By Colleen Peterson

With an interest in poverty and development throughout college, I have read several books related to the topic and I was curious to read the book Poor Economics: A Radical Rethinking of the Way to Fight Global Poverty. In this relatively new book (2011), authors Abhijit V. Banerjee and Esther Duflo present numerous studies, statistics, and conclusions on various topics related to the lives of those living in poverty. In contrast to other books I have read on the topic, the authors provide an extensive number of case studies and research on various factors related to poverty. While many authors base their claims on a few studies, Banerjee and Duflo present numerous studies in each chapter to support their conclusions. Not only do they provide interesting and unique case studies to read but they also present information in a way that connects the reader to those living in poverty. Instead of “othering” the poor, the authors describe the similarities between all people through the use of stories that explain why people living in poverty make the decisions they do, which is oftentimes the same process a person with financial stability would use. If we are going to create sustainable change in the lives of the poor, we must see the similarities between us in order to work with them rather than over them.

Although some readers may be overwhelmed by the number of case studies presented in the book, the authors adequately portray the fact that there are several interrelated factors that lead one into and/or keep one living in poverty. For each sub-topic, such as education, hunger, and policy, the authors raise multiple questions and provide the challenges and solutions for various communities in the world. The different cases do not leave the reader with a universal solution to eradicate global poverty but the authors succeed at displaying the uniqueness of each case of poverty. In addition, they give hope to the reader that there are many ways to alleviate this global problem but we must take the time to understand the current circumstances of each case.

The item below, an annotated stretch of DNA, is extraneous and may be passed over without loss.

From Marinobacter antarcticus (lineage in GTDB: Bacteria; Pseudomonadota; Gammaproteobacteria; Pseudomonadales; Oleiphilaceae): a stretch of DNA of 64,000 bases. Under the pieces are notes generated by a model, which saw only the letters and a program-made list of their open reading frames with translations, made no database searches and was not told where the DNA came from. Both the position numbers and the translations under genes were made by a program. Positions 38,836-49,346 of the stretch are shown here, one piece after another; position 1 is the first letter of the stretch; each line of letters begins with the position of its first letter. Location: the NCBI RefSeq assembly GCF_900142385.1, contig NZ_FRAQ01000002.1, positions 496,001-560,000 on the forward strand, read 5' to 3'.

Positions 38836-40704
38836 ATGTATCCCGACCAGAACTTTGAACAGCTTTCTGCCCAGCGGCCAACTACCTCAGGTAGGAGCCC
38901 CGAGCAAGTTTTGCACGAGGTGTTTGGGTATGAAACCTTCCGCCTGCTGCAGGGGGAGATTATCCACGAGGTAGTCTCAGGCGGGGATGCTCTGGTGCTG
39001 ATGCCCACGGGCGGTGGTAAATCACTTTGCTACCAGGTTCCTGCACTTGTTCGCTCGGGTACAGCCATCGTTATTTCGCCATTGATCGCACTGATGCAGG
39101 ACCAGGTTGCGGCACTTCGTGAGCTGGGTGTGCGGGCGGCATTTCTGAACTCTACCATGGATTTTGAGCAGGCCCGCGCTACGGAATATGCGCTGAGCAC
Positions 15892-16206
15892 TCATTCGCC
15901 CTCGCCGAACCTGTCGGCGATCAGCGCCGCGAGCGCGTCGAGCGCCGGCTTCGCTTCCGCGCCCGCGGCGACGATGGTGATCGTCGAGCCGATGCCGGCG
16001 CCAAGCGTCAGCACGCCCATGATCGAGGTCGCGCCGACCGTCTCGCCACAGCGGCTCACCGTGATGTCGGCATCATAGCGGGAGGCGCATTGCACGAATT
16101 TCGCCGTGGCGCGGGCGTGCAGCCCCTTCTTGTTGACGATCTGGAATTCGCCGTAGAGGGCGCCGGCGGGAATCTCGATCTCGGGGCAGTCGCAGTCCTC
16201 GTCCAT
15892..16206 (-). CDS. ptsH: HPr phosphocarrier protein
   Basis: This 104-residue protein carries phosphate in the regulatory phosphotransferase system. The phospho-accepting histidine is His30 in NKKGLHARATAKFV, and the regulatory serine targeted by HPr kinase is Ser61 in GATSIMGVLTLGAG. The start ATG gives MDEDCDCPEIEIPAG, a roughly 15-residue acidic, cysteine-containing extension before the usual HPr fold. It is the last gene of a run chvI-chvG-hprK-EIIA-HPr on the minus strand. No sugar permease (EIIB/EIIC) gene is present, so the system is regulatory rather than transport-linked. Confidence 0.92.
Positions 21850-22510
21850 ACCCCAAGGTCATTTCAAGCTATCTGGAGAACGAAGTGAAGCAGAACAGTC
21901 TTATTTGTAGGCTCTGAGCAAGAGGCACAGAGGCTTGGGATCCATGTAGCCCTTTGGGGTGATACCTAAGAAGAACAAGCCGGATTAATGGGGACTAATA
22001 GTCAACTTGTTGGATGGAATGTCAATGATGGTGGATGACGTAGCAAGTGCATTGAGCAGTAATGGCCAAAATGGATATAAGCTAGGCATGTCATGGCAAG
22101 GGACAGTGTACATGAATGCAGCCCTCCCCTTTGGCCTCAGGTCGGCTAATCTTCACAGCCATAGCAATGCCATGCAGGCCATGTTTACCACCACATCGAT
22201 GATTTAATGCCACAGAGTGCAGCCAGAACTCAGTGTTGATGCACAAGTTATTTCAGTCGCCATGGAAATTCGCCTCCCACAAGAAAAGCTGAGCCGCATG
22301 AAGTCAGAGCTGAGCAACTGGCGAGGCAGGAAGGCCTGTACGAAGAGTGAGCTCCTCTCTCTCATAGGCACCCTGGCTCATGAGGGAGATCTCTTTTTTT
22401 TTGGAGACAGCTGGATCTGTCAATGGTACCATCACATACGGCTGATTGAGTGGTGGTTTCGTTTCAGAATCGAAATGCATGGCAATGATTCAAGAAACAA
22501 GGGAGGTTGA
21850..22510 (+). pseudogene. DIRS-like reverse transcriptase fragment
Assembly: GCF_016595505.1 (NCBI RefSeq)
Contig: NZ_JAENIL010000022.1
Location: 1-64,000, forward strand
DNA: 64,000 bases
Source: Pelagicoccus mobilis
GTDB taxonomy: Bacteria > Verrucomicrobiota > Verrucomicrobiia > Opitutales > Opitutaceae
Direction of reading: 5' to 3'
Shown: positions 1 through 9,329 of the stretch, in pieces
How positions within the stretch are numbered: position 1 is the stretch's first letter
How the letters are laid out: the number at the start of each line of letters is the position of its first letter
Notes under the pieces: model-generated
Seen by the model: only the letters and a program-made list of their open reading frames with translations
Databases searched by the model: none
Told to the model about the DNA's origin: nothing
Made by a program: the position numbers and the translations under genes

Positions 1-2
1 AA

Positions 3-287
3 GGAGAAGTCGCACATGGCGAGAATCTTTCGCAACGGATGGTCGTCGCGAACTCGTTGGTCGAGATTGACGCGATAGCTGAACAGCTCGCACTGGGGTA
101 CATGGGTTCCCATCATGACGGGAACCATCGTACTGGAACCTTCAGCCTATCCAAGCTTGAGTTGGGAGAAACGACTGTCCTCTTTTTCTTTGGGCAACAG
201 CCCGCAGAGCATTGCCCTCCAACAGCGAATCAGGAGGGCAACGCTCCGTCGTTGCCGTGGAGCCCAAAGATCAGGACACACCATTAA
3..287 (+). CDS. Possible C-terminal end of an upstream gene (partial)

Regardless of one’s academic background and knowledge, the various topics covered in the book ensure that the reader will connect with at least one or multiple sections. Despite the authors’ use of economic-based studies that highlight per capita growth, the book is easy to follow and understand without an economic background.

While I could elaborate more about specific frustrations or points of interest in the book, it appears more important to understand the overall message that one can gain from this book: While eradicating poverty may seem like an impossible goal to achieve, we must think critically about the ways in which we can work together—as elected officials, non-governmental organizations, communities, and individuals—to empower and help those most in need. While one may believe or assume they are radically different than the poor, we are much more similar than many authors tend to portray.  There may not be one solution to prevent or pull all people from poverty but progress can be made by using a patient, step-by-step approach in which sustainable change can occur.


Book Review:
Poor Economics
Abhijit V. Banerjee and Esther Duflo
2011 Public Affairs
ISBN: 978-1-58648-798-0


Colleen Peterson is an ELCA World Hunger intern.